87% of these patients continued in a double blind extension to a total of 102 weeks,4 but the completion rate for the extension period was lower for the placebo group (63.5%) than for the dapagliflozin groups (68% to 80%). At week 102, all dapagliflozin doses had a significant decrease in HbA1c, with a placebo subtracted HbA1c decrease of 0.8% on 10mg dapagliflozin (p<0.0001). All dapagliflozin groups had sustained reductions in body weight (-1.10 to -1.74kg) at 102 weeks (although this is a slight gain during the extension period), whereas increases were noted in placebo-treated patients. Hypoglycaemia was rare and not severe.
The rates of genital infection and urinary tract infection were the same as in the initial study, with two patients on dapagliflozin withdrawing, one due to urinary tract infection and one due to genital infection. Creatinine levels improved slightly on dapagliflozin, and uric acid levels dropped approximately 50 micro-mols per litre. Thus the efficacy and relative safety seems maintained at two years in up to 80% of subjects.
What to add in after initial metformin monotherapy failure was studied by Nauck et al.5 Dapagliflozin or glipizide were added on to metformin in 801 patients poorly controlled on metformin (1500mg per day or more; mean age 59 years). Exclusion criteria included calculated creatinine clearance <60 mL/min, and cardiac failure. Doses were up-titrated at three weekly intervals with maximum possible doses dapagliflozin 10mg and glipizide 20mg. At 52 weeks, HbA1c reduction on dapagliflozin was non-inferior to that of glipizide (-0.52% versus 0.52%). However, hypoglycaemia was significantly more common on glipizide occurring in 40.8% on glipizide and 3.5% on dapagliflozin; weight decreased on dapagliflozin and increased on glipizide resulting in a mean weight difference of 4.65kg. Again, dapagliflozin was associated with a slight decrease in blood pressure.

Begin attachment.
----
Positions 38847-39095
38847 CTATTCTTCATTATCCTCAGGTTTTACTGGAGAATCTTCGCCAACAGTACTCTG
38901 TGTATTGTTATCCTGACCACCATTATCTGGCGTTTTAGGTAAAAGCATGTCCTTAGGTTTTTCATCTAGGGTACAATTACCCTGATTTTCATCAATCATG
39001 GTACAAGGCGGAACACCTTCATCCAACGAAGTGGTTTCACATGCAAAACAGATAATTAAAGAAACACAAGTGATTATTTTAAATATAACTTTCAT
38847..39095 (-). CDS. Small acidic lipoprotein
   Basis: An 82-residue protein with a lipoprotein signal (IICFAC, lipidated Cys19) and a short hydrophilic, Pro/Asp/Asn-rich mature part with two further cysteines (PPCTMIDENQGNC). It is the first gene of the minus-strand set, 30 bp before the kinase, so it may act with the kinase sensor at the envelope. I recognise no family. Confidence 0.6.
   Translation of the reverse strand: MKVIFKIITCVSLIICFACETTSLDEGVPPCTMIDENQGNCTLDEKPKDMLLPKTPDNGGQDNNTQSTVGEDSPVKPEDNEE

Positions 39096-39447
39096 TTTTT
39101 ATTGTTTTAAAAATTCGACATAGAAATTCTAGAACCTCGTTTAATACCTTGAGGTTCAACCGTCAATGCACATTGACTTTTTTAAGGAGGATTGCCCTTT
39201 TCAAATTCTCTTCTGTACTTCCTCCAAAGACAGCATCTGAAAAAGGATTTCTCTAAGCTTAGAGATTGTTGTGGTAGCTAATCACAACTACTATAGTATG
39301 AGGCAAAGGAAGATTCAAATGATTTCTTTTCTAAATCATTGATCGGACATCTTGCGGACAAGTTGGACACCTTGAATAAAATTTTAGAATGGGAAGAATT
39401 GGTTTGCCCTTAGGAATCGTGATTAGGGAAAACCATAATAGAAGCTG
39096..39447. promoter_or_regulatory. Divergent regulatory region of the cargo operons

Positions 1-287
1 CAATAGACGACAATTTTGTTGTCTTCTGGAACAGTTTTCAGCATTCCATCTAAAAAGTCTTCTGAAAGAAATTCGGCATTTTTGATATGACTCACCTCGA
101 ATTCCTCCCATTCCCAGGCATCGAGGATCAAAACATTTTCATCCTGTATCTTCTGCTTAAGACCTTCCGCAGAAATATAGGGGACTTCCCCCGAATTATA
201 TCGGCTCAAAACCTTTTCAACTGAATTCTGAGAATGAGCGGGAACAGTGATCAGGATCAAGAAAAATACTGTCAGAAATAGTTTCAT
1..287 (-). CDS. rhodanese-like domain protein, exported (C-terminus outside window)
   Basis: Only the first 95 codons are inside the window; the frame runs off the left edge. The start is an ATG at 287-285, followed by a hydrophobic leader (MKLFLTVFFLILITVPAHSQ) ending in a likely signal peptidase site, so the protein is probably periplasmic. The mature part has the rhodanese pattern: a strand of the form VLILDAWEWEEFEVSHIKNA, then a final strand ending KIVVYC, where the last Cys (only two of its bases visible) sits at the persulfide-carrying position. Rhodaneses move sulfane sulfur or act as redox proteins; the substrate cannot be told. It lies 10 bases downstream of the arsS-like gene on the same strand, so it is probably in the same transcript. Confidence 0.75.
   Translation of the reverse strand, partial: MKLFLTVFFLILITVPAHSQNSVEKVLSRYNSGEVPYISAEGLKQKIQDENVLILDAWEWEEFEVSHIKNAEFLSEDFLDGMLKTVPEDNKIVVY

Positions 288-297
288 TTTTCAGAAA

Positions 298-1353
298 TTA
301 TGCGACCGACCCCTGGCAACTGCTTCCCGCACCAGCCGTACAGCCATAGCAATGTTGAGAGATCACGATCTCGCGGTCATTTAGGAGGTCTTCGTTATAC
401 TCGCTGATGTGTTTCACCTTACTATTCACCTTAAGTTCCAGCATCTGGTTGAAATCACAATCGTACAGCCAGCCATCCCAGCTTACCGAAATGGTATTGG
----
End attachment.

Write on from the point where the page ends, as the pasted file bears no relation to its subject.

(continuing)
Dapagliflozin side effects included symptoms of genital infections in women (21% on dapagliflozin versus 5.4% on glipizide, 1-3 events per year), genital infections in men (12.3% on dapagliflozin versus 2.7% on glipizide) and symptoms of urinary tract infections (10.8% versus 6.4%). Interestingly, dizziness was more common on glipizide (9.1%) than dapagliflozin (3.7%), presumably due to hypoglycaemia rather than hypotension. More subjects on dapagliflozin were likely to experience a decline in calculated renal function than on glipizide (4.2% versus 1.7%).
Adding dapagliflozin 10mg daily to a sulphonylurea, glimepiride, in a 24 week placebo-controlled randomised controlled trial led to a placebo subtracted HbA1c reduction of 0.69%, 2.26kg mean weight loss, but with an increased hypo rate from 4.8% on placebo to 7.1% on dapagliflozin.6
In a placebo-controlled randomised controlled trial adding dapagliflozin to pioglitazone, dapagliflozin improved glycaemic control, had the genital infections as anticipated, but also ameliorated the weight gain and peripheral oedema of the pioglitazone.7